With respect to the age of patients at second delivery, the estimated risk of women having a vaginal delivery decreased as age increased, and this trend was significant. Regarding literacy, the estimated risk of vaginal delivery increased as the educational level of the patients decreased, and this trend was also highly significant. We also observed a highly significant association between medical insurance coverage and route of delivery. Women who relied on the National Health System to cover the costs of their second delivery had a higher risk of delivering vaginally than those covered by private insurance schemes. There was also a strong association between monthly family income and mode of delivery. The estimated risk for a woman with a previous C-section of having a vaginal second delivery decreased as family income increased, and this trend was also highly significant. Marital status and non-white skin color were also associated with vaginal birth (Table 1).
Among the obstetrical indications that motivated a first cesarean delivery, fetal-related complications, breech presentation and twin gestation had the highest significant estimated risks of vaginal delivery for the second pregnancy. Other factors identified by univariate analysis as being associated with a VBAC were rupture of membranes in the second pregnancy and absence of hypertension. The risk of a vaginal delivery among women who had undergone a trial of labor prior to the first C-section was greater, but this difference did not reach statistical significance. We observed no association between the health status of the first child and the mode of second delivery, or between gestational age in the current pregnancy and mode of delivery (Table 2).
In addition to evaluating factors associated with vaginal delivery, we also tried to analyze whether the route of delivery modified neonatal health as reported by the mother. We observed no significant difference in neonatal health after the second delivery between the two modes of delivery: women reported poor health status in the child in 6.8% of the cases and in 6.2% of the controls (data not shown).
Multivariate analysis showed that the factors that had the largest independent associations with VBAC were reliance on the Brazilian NHS health system for healthcare, low family income, no breech or transverse presentation or twin pregnancy at second delivery, first C-section indicated because of breech or transverse presentation or twin pregnancy, and younger maternal age (Table 3).
Of the 1 352 women studied, 350 (25.9%) underwent tubal ligation during the second delivery. Of these women, 348 had a C-section, whereas tubal ligation was done after vaginal delivery in only two women. Thus, 28.9% of all the women who had a C-section at their second delivery also had a tubal ligation at the time of delivery, whereas only 2 women (1.4%) who had a vaginal delivery underwent tubal ligation (data not shown).
With respect to the type of health insurance used by patients in this study, the two women who had a tubal ligation after a vaginal delivery had medical insurance coverage for the procedure. Of the women who had a C-section followed by tubal ligation, 54% paid for their healthcare privately, 39% were covered by medical insurance and only 6% relied on the NHS. However, women who had a tubal ligation, even those who used medical insurance or the NHS, mentioned having to pay extra for the procedure (data not shown).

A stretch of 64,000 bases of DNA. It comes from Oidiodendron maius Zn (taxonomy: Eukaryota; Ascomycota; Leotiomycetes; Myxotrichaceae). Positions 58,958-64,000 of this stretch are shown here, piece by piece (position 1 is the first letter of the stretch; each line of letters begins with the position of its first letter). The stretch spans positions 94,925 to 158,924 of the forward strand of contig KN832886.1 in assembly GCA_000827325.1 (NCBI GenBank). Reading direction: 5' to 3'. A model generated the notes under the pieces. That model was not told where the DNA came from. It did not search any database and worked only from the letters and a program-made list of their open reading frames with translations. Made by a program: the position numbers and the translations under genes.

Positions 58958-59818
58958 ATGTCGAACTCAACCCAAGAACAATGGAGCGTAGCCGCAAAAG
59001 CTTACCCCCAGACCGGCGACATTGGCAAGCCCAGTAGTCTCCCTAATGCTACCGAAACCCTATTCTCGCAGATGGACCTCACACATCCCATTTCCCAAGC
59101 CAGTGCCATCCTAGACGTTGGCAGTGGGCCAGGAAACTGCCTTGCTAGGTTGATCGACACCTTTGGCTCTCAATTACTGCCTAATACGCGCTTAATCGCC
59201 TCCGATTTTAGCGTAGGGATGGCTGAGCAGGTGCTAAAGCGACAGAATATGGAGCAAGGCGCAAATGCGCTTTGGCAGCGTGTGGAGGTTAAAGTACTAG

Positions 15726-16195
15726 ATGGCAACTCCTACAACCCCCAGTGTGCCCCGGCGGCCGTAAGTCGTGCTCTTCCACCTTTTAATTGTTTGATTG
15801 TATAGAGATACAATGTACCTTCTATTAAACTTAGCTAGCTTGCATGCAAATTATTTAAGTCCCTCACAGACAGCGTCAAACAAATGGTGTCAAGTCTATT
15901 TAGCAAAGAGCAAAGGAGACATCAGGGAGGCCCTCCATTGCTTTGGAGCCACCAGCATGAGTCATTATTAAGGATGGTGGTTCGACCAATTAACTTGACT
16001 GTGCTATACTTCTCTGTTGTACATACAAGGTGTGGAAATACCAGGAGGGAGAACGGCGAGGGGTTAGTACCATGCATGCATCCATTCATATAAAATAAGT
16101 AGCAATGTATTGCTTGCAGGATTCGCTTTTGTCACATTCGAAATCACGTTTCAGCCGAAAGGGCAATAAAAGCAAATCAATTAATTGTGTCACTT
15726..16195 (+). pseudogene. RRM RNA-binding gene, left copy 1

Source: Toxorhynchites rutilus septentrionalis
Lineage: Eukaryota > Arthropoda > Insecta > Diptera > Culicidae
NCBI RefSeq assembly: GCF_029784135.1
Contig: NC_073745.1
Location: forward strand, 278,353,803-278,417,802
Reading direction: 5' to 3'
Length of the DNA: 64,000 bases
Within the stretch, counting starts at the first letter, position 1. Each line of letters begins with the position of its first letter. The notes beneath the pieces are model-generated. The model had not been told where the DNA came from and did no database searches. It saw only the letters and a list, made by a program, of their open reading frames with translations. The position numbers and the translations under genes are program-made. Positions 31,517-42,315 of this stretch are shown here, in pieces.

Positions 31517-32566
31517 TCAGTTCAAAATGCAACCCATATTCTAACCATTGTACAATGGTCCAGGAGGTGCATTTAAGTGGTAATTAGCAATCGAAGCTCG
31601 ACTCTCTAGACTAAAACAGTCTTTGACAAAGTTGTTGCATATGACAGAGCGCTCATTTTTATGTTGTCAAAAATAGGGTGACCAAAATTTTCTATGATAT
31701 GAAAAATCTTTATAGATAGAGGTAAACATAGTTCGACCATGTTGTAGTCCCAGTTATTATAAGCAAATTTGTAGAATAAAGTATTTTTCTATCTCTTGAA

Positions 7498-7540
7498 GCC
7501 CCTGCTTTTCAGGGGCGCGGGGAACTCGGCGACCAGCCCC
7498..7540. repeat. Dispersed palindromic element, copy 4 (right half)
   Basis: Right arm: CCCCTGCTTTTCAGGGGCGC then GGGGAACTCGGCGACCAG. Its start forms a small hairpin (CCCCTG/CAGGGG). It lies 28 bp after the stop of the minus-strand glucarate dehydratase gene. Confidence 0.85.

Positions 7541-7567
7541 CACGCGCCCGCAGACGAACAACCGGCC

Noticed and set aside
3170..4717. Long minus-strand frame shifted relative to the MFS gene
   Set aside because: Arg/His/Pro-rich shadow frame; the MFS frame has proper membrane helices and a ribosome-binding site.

High C-section rates are a worldwide problem, particularly in Brazil and other Latin American countries where the numbers are alarming. This study was carried out with the objective of identifying the factors associated with the high rates of C-section in Brazil, in particular in the extremely common situation of pregnant women who had already had a previous C-section. The results showed that the main factors associated with a vaginal second delivery were not medical but essentially less favorable sociodemographic characteristics including young maternal age, low level of literacy and low family income. These factors basically represent the social and economic determinants of mode of delivery, a well-known phenomenon in Brazil. There is probably also a relationship between family income, type of health insurance and educational level; however we did not perform specific tests of interaction between these variables because we considered the multivariate analysis to be sufficient. In fact, this analysis identified only family income and type of health insurance as showing a strong independent association with the mode of second delivery.
The first conclusion that can be drawn from this study is that, generally speaking, the factors associated with a vaginal second delivery were similar to those associated with attempted labor (14), and include low monthly family income, access only to general medical insurance through the NHS, low maternal age, and rupture of the membranes during the second delivery (14). This is exactly what we expected to find, and these results support the hypothesis that the only way for a pregnant woman with a previous abdominal delivery to have a vaginal delivery for a subsequent pregnancy is to allow her to undergo a trial of labor. In fact, there is no scientific evidence that the factors associated with the two modes of delivery are the same, nor is there evidence whether the factors associated with the decision to perform a C-section are fundamentally medical or not if a trial of labor is conducted.
The results of this study show that the probability of a woman having a vaginal second delivery was lower among women with a higher family income, confirming the observations of other authors (12, 15). Moreover, poor educational level, perhaps indirectly associated with low socioeconomic status, has also been associated with a trial of labor, vaginal delivery and low C-section rates (16).
Socioeconomic status seems to be one of the most important factors in determining whether to perform a C-section (2, 12, 17). Data obtained in 1984 for Brazil as a whole also reflected the trend toward more C-sections performed in higher-income families (18). A more recent analysis showed that the highest rates of C-section in Brazil occurgenerally in private hospitals in regions where economic improvements have been greatest (19). Type of health insurance is another determining factor in the mode of delivery. Brazilian statistics show that C-section rates vary enormously according to the type of health insurance. The lowest ratesaround 30%occur in women receiving care in public hospitals and clinics, whereas in the private sector rates were above 50% (12-14, 20). A recent evaluation detected some private hospitals in the state of São Paulo where rates were higher than 80% (19). Data from the USA and Canada are similar, showing C-section rates almost three times as high in women with private insurance coverage; however even these rates are lower than those found in Brazil (2, 15, 21).